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LETTER FROM THE EDITOR:

T here is a sense of nervous excitement in the robotics community right now. Many believe the field is on the brink of a technological revolution similar to the one the computer industry has undergone in the past two decades.

The AFL-CIO's early endorsement of Gore's presidential campaign may be more about protecting corrupt labor union leaders than about advancing the interests of American workers.

Thanks to technology and the desire among minors to drink, the production of false driver licenses and IDs is flourishing.

Plus, big media corporations in Austin, a winning program for school kids, a millennial rant, and more.


Columns
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Ranting the Millennium In [9]
What does a Dark Age demand of a good person?
— Michael Ventura, AUSTIN CHRONICLE
 
Sorry, But... [10]
Tom backs off a bit from his earlier position on home schooling--but just a bit.
— Tom Danehy, TUCSON WEEKLY
 
The Highlight Reel [11]
Looking back on four years of Jowers-style pontificating.
— Walter Jowers, NASHVILLE SCENE
 
Persistence of Vision [12]
Ford's new Focus models.
— Marc Stengel, NASHVILLE SCENE
 

Teeny Tidbits
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Mr. Smarty Pants [13]
Merry Tiswas!
— Mr. Smarty Pants, AUSTIN CHRONICLE
 
Now What? [14]
Can't get enough news? You're in luck -- more news is created every day. Our Now What? page offers a plethora of recommended links to help keep you living in the present.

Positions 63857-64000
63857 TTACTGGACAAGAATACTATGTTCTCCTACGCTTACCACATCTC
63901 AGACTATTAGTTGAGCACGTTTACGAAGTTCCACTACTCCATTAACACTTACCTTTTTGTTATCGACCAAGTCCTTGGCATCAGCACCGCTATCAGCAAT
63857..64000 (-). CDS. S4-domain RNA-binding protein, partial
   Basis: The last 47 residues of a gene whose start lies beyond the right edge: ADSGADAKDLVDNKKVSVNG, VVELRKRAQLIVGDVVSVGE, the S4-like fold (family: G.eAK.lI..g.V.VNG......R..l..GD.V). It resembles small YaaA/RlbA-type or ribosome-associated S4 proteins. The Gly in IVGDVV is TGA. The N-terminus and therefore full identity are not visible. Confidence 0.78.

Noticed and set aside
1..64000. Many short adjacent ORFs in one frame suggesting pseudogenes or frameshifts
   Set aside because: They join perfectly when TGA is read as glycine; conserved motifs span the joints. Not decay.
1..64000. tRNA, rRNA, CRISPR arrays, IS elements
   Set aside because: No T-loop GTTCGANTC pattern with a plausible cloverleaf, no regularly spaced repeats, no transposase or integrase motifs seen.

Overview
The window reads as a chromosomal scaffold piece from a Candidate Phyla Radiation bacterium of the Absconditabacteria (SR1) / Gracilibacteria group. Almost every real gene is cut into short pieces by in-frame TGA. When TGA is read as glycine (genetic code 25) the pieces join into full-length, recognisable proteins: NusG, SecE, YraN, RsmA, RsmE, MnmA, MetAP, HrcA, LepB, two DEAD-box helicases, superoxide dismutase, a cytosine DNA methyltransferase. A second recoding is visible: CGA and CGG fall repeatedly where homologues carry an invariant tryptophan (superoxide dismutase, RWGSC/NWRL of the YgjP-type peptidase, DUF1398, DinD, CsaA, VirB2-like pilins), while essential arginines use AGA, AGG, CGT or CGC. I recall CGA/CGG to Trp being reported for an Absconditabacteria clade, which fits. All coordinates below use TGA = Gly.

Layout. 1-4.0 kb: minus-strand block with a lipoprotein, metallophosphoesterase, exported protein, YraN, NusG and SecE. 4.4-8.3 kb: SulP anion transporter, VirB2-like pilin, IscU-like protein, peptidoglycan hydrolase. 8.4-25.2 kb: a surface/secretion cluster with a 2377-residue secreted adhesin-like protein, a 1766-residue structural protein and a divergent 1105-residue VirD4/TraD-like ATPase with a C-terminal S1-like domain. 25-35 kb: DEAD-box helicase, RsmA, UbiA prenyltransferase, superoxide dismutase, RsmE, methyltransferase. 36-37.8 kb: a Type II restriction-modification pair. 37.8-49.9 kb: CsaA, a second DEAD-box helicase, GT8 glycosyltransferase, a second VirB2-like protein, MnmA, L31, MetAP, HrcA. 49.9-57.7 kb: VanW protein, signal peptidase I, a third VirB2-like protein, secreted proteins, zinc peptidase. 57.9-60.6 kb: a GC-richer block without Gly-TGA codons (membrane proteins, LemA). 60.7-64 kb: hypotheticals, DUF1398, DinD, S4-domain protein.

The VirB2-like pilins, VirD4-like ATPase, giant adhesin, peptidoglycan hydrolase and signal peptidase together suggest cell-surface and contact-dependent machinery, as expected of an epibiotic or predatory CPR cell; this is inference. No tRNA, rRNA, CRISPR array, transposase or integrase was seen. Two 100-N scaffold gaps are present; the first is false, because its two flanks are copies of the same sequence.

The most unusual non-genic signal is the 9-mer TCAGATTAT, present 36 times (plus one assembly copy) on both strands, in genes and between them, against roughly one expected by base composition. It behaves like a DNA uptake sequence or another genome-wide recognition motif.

WEEKLY WIRE
 

Volume III, Issue 27
December 28, 1999 - January 3, 2000  

Features
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Robot Wars [2]
It's almost the 21st century, so where are all the robot servants that we were supposed to have by now?
— Chris Wright, THE BOSTON PHOENIX
 
Labor Pains [3]
The AFL-CIO needs Gore because of his lenient approach to corruption in the labor movement.
— Seth Gitell, THE BOSTON PHOENIX
 
Playing 21 [4]
New computer software and the Internet have swung wide the bar doors to underage college students.
— Anna Roe, TUCSON WEEKLY
 
Media Clips [5]
The world's major corporations have realized that the media can be big money, and they have invested heavily.
— Lee Nichols, AUSTIN CHRONICLE
 
Journey Into Clarity #83 [6]
For years he'd blamed his sister for destroying his comic book, a book worth over two grand today. Why losing that darned comic book at age seven meant so much.
— Wayne Alan Brenner, AUSTIN CHRONICLE
 
Sleigh Ride [7]
Robin Bradford takes a trip back to examine love, trust, and safety.
— Robin Bradford, AUSTIN CHRONICLE
 
Nashvillian of the Year [8]
Don McGeehee's "I Am Somebody" program is helping to teach inner-city schoolchildren the value of self-esteem, altruism, perseverance, and education.
— Jonathan Marx, NASHVILLE SCENE
 

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